The two explosions come just six weeks before Russia is to host the 2014 Winter Olympics in the Black Sea resort city of Sochi.

The head of the Russian Olympic Committee, Aleksandr Zhukov, told reporters that the authorities had already taken extensive measures to provide security during the games, which open on February 7.

"As for the Olympic Games in Sochi, all the necessary security measures have been taken," Zhukov said. "No additional security measures will be taken in connection with the terrorist acts in Volgograd because everything that is necessary has already been done."

Zhukov said all visitors attending the Olympics will have to obtain special "spectator passes" for access.

He said obtaining such passes requires providing passport details and contacts that will enable authorities to screen all visitors and check their identities upon arrival.

The International Olympic Committee (IOC) in Lausanne, Switzerland, conveyed condolences to those affected by the latest attack and expressed confidence in the ability of Russian authorities to maintain security at the games.

"Unfortunately, terrorism is a global phenomenon and no region is exempt, which is why security at the games is a top priority for the IOC," the IOC said. "At the Olympics, security is the responsibility of the local authorities, and we have no doubt that the Russian authorities will be up to the task."
The wreckage of the trolleybus that was destroyed in the December 30 bombing near a market in Volgograd, killing at least 14 people.
The wreckage of the trolleybus that was destroyed in the December 30 bombing near a market in Volgograd, killing at least 14 people.

Volgograd, formerly known as Stalingrad in honor of Soviet dictator Josef Stalin, is a city of around 1 million people that lies 700 kilometers northeast of Sochi. It is also slated to be one of the venues for the 2018 soccer World Cup.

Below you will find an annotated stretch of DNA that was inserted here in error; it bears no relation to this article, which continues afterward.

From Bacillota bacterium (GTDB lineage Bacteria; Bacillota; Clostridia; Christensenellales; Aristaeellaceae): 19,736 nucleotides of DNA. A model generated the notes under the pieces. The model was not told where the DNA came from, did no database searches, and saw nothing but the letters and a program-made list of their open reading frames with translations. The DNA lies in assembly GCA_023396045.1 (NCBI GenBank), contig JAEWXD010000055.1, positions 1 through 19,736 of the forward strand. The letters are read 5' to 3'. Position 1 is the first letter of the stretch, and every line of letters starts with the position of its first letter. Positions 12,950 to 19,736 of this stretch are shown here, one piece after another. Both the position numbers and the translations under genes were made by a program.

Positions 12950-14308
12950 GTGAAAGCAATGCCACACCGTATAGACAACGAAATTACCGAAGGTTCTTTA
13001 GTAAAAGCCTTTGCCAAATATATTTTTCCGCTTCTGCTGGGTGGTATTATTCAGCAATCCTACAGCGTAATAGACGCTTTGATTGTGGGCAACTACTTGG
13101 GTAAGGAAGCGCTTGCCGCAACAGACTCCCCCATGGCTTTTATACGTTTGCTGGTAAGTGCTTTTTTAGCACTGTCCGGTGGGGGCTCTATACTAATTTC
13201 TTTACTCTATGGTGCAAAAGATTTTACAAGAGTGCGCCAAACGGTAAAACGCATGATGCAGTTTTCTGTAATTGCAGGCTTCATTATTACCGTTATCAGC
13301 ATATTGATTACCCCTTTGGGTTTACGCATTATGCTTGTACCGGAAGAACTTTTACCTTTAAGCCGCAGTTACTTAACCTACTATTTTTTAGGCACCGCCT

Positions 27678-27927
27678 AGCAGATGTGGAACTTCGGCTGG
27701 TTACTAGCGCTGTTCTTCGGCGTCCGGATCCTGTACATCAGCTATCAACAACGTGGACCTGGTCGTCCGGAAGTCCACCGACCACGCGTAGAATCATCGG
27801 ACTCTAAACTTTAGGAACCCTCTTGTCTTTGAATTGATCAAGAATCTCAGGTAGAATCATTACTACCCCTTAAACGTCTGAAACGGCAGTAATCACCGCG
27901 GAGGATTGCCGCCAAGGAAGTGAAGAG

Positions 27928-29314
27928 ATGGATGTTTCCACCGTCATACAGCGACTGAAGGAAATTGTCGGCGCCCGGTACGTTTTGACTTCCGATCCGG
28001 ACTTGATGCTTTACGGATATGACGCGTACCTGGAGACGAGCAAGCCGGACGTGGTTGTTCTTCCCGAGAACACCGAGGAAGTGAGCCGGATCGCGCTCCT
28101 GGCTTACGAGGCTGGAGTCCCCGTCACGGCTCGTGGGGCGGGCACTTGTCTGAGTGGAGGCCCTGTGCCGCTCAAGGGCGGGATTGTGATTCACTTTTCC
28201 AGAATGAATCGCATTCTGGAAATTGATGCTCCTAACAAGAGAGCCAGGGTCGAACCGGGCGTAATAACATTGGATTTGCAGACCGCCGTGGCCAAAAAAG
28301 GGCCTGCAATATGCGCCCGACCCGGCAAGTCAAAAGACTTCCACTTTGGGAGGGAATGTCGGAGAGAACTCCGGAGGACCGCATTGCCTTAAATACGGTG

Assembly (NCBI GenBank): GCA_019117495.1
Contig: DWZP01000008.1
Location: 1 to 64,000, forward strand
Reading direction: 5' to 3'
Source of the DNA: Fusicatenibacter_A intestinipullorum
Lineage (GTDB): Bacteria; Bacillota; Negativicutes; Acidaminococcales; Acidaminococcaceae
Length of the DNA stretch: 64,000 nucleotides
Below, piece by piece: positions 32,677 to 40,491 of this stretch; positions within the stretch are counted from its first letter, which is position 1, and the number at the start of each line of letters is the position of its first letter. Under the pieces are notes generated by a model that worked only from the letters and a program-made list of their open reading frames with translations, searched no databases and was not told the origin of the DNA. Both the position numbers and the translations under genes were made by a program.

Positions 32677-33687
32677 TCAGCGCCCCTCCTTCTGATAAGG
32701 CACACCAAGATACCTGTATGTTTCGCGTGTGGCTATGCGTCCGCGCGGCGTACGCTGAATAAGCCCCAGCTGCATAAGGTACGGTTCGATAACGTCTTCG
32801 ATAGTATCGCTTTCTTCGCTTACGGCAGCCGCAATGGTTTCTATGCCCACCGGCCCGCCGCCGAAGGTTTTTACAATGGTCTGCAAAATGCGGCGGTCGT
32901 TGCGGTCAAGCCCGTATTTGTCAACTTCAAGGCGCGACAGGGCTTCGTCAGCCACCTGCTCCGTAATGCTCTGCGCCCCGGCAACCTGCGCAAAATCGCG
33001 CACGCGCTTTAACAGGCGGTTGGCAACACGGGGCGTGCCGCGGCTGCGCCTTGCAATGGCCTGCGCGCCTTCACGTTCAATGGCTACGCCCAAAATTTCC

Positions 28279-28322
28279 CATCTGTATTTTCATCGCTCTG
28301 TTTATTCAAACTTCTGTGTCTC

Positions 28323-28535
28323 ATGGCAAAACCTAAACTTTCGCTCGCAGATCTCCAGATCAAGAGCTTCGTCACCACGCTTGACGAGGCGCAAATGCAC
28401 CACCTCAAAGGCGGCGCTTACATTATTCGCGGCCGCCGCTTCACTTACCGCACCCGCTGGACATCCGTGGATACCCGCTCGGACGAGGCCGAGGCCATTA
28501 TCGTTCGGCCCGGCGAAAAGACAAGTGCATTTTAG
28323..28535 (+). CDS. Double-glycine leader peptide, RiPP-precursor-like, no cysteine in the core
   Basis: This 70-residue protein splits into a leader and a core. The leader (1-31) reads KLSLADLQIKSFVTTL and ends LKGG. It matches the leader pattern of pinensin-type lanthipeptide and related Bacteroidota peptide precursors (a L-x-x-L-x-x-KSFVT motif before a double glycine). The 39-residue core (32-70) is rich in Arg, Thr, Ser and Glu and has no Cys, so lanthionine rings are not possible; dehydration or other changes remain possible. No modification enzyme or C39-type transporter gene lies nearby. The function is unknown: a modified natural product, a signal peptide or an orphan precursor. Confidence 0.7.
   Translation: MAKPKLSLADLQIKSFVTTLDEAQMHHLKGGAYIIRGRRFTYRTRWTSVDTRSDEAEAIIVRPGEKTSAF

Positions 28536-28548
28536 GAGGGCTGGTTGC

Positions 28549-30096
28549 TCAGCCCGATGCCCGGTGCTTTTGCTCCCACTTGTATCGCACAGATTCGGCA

Volgograd has now seen three explosions in the past three months. In October, seven people were killed in an explosion detonated by a female suicide bomber who investigators say had links to Islamists in the North Caucasus.

The Kremlin said Putin had met with Federal Security Service (FSB) head Aleksandr Bortnikov, who informed him about the trolleybus explosion.

Following the December 29 blast, officials announced that security would be tightened at stations, airports, and other facilities.

Officials initially said the suspected bomber of the train station was believed to be a woman, but later suggested a man could have been responsible.

The United Nations Security Council said it condemned the train-station attack "in the strongest terms." Condemnations of the blast were also issued by the U.S. State Department, NATO, and the European Union.

The train-station blast marked the deadliest attack in Russia since January 2011, when a male suicide bomber from the North Caucasus killed 37 people at Moscow's Domodedovo Airport.

With reporting by ITAR-TASS, Interfax,, AP, and RFE/RL's Russian Service